So far as misuse by making silent or short duration calls is concerned, the statement cites the example of calls arising from the use of power diallers or ACE within contact centres. Here calls are automatically generated but in the absence of an operator to speak to the called party, the call is abruptly terminated. There is no malicious intent here, but clearly there is potential for causing annoyance, and the statement encourages properly run call centres to strive to ensure that they do not generate more calls than their operators can handle. Persistent failure to do so may lead to the issue of a 'notification' under the new regulations.
These 'notifications' will be issued by Oftel (or Ofcom after December 2003) where it has reasonable grounds for believing that a person has engaged in persistent misuse of a network or service. In this connection, Oftel unsurprisingly anticipates that representations made by consumers will be one of the most likely ways in which instances of persistent misuse are brought to its attention.
Upon receipt of the notification the alleged misuser will have the opportunity to make representations. The time for doing this may be up to a month but could in urgent cases be as short as seven days. Once the period for representation has expired, Oftel has three options.
It can issue an enforcement notice requiring the user to take the necessary steps to end the misuse and not repeat it and to remedy the consequences of the misuse. In this connection a misuser may be required to pay the person who has suffered the effects of misuse an appropriate sum of money. In determining what is an appropriate amount in the circumstances of a particular case, Oftel may take account of how much is required to provide compensation for the loss and damage suffered and/or for the annoyance, inconvenience or anxiety experienced. Oftel does not propose to publicise a 'tariff' of compensatory payments and anticipates that over a period of time a scale will be developed that can offer a degree of expectation. Here Oftel accepts that there may be many cases where there is no actual pecuniary loss caused as a result of the practice, for instance, silent or short duration calls, but there will be a degree of annoyance, inconvenience or anxiety present which should be properly compensated.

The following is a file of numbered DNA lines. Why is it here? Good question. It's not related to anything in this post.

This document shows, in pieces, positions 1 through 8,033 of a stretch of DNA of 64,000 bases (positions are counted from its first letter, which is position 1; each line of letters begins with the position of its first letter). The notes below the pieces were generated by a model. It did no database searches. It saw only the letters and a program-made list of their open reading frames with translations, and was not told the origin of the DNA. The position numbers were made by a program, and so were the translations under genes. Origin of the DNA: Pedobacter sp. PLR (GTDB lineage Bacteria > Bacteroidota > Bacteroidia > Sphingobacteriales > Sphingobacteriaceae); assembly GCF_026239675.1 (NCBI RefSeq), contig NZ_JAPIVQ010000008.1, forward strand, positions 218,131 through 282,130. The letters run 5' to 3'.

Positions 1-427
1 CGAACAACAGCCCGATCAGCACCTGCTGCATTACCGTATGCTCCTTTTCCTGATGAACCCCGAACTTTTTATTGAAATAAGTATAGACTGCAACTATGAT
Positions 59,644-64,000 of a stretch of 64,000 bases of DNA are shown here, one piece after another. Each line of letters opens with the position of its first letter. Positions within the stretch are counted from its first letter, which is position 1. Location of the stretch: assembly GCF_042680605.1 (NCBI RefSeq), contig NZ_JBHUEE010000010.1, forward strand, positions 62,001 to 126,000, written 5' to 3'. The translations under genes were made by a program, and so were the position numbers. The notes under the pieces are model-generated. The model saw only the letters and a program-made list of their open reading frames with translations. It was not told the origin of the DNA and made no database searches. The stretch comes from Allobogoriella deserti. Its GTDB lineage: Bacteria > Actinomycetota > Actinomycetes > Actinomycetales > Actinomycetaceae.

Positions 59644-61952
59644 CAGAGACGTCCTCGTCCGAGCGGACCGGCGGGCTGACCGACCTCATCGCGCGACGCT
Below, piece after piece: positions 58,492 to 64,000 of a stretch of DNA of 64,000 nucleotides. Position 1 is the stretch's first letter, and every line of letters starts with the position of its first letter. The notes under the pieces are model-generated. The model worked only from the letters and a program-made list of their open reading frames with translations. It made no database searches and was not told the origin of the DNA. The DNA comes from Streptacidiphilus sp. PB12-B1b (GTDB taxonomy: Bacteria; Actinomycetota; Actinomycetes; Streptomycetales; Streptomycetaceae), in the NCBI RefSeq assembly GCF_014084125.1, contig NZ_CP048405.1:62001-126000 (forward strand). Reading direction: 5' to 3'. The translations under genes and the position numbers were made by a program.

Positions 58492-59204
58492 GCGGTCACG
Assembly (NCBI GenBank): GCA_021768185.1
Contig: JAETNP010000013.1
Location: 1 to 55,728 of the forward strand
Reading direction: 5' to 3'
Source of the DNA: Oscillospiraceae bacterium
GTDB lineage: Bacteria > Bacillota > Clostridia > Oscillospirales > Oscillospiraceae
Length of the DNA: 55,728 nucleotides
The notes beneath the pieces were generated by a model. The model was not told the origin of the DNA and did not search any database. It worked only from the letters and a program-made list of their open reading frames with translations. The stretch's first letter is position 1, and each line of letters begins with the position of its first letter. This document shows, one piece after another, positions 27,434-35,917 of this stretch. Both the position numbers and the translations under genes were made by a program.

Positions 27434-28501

The second alternative to issuing an enforcement notice is the imposing of a penalty under Section 130 of the Act, the upper limit for which is £5,000. Relevant factors in determining where on the scale the penalty should be will include the degree of persistency, the number of people exposed to the misuse and its seriousness. On the question of the numbers of people exposed to the misuse, Oftel does not anticipate that a 'percentage' approach will be appropriate. Where a large call centre generates, say, two hundred short duration calls a day, it will not be a mitigating factor that these calls represent only three percent of the calls centre's output. This will be little comfort to the individuals who receive the offending calls.
The third alternative consequence of a notification, after the period for representation has expired, will be a 'double whammy' of the first two, namely both the issuing of an enforcement notice and the imposition of a penalty.
Why this matters:
Up until now, burgeoning regulations affecting UK direct marketing practices have not been matched by the ramping up of equivalent enforcement machinery and sanctions. Time will tell whether these new powers, which could extend to activities such as 'spam', persuade marketers to take more seriously the ever increasing array of regulations that impact on their activities.
The Oftel policy statement can be accessed here.